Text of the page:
That the President called for “further discussions” on the additional projects “makes him the holder of P31.962 billion worth of pork barrel.”

Also listed was P1.4 billion for the rehabilitation and extension of Light Rail Transit Lines 1 and 2, and P1.96 billion for the construction and rehabilitation of rural health units.

A total of P1.337 billion was also set aside supposedly to create jobs for 93,587 youth.

May 13 elections

On Sept. 5, 2012, or one month before the five-day filing of certificates of candidacy for the May 2013 midterm polls set by the Commission on Elections, Aquino signed and approved Abad’s Sept. 4, 2012, memorandum seeking the “release of funds for other priority projects and expenditures of government.” Projects for this period amounted to P5.973 billion.

On Dec. 21, 2012, the President approved the release of P33.293 billion in DAP funds, chargeable against “available savings and the 2012 Unprogrammed Fund.” The amount included the item “other various local projects” this time amounting to P2.79 billion. The 100-day election period for the May 2013 polls began on Jan. 13, 2013.

Sometime in May 2013, Aquino approved more DAP releases amounting to P10 billion. This included again “various local projects” amounting to P4.6 billion, the biggest item for the period.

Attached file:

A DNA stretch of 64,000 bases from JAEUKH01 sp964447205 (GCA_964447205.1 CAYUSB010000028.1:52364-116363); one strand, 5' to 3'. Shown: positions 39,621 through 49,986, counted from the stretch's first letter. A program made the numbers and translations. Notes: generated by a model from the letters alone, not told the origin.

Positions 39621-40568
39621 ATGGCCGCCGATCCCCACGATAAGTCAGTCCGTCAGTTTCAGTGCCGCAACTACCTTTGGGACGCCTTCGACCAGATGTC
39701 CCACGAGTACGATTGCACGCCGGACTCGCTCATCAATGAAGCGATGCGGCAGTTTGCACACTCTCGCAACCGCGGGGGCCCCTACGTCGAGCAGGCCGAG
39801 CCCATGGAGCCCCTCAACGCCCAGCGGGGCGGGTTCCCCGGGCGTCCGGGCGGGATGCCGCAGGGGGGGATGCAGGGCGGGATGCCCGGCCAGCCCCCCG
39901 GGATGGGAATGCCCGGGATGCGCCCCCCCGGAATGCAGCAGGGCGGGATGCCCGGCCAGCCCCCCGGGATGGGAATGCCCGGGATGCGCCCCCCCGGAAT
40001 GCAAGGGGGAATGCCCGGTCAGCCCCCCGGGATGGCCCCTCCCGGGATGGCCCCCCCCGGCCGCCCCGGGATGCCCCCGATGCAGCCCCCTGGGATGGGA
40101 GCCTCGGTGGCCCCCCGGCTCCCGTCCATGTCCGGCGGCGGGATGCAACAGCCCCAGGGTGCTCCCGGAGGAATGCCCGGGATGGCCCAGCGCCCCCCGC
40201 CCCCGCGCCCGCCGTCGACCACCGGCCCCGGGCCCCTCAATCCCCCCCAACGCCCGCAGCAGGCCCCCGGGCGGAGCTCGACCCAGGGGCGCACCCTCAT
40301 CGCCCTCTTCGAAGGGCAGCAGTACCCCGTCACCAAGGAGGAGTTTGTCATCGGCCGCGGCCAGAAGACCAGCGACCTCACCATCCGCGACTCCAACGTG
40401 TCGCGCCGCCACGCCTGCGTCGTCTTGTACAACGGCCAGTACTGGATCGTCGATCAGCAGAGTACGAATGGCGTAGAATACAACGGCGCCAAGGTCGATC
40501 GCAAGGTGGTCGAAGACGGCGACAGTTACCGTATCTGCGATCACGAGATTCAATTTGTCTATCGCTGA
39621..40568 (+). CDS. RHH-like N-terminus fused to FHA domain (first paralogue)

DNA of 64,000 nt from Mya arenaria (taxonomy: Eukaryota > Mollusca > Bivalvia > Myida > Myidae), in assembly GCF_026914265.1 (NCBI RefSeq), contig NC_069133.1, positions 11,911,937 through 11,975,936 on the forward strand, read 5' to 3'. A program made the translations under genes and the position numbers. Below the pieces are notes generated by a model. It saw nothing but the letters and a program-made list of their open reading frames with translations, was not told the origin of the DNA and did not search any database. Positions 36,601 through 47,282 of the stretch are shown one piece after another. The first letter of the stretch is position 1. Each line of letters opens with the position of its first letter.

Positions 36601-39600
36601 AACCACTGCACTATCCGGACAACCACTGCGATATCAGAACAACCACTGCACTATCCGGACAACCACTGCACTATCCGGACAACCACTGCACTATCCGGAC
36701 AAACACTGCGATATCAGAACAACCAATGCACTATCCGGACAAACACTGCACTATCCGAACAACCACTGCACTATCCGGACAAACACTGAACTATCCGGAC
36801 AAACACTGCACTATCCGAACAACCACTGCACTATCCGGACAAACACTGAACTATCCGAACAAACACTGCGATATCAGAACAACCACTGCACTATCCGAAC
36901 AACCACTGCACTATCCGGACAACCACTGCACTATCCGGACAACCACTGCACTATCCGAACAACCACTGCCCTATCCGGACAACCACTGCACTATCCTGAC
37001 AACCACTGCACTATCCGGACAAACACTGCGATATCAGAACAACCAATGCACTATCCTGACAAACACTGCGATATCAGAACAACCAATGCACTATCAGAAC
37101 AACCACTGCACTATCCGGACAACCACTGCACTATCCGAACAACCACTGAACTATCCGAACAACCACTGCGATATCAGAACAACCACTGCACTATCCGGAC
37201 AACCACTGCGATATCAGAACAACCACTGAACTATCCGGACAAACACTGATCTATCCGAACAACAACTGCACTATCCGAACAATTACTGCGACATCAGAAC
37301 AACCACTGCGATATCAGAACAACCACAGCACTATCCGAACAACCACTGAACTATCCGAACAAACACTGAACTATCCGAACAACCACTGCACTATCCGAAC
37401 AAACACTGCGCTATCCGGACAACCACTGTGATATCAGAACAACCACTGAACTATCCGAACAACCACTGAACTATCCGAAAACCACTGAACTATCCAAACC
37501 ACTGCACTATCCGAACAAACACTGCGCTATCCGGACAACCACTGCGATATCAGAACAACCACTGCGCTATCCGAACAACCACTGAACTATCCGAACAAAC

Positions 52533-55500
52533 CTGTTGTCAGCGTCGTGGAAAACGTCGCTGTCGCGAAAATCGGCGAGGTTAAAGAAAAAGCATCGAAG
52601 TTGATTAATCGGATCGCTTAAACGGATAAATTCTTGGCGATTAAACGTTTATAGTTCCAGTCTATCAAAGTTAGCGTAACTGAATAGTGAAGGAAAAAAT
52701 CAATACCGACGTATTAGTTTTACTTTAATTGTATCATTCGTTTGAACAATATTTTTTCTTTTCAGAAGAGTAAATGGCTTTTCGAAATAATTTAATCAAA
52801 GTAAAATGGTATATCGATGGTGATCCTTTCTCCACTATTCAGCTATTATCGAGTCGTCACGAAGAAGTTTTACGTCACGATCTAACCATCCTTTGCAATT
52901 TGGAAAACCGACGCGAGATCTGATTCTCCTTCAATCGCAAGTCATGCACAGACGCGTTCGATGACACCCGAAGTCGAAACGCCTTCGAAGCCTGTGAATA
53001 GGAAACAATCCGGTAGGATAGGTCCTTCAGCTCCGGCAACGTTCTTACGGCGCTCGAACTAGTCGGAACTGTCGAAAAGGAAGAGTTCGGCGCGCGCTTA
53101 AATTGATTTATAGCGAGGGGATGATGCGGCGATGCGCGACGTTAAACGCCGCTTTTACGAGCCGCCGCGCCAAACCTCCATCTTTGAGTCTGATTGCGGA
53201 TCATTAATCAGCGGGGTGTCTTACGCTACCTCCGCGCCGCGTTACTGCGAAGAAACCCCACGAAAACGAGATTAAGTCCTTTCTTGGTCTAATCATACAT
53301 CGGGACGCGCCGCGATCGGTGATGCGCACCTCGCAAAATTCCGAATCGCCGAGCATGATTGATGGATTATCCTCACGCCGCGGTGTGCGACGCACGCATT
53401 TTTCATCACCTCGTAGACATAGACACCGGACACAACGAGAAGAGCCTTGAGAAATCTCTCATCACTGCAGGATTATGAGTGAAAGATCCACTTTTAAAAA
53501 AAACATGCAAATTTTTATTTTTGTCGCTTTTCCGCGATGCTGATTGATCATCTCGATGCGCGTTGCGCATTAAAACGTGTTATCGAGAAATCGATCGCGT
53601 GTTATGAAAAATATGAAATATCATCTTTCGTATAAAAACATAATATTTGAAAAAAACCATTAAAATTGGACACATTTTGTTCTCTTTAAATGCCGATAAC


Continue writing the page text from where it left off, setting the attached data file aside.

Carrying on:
Lastly, on Sept. 25, 2013, the President approved the release of P10.534 billion for the Task Force Pablo rehabilitation plan, supposedly for livelihood, resettlement, infrastructure and social services.

Marginal notes

The DAP funds listed in the memos totaled P177.3 billion but Reyes said that some memos, including those of June 2012 and May 2013, contained marginal notes, presumably by the President, which removed some items.

“Based on the marginal notes, when Mr. Aquino presumably did not approve items, the total appears to be P174.1 billion,” Reyes said.

Bayan is calling on the Commission on Audit to conduct a special audit of the DAP expenditures.

Colmenares said Aquino knew right from the start that the DAP was unconstitutional.

“President Aquino knows that the DAP, which is basically an impoundment of budget funds and realigning these to nonexistent projects, is wrong,” Colmenares said in a statement.

He said when the President was still senator, he filed Senate Bill No. 3121 “which sought to declare then President Gloria Macapagal-Arroyo’s ‘impoundment of the budget without congressional approval.’”

Colmenares said Aquino might have forgotten it when he approved the DAP when he became president.

‘Budgetary dictatorship’

“He did not ask for congressional approval for his DAP. So, he actually continued the practice of President Arroyo when he became president,” he said.

Rep. Carlos Zarate said the DAP was, in fact, “a form of budgetary dictatorship” and was unconstitutional.

“For this gravely unconstitutional act, President Aquino, Abad and all those responsible for DAP must be made accountable, in the same manner that those involved in the PDAF (scheme) are to be made accountable,” Zarate said.–With a report from Allan Nawal, Inquirer Mindanao



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TAGS: Aquino, Benigno Aquino III, Department of Budget and Management, Disbursement Acceleration Program (DAP), presidential pork barrel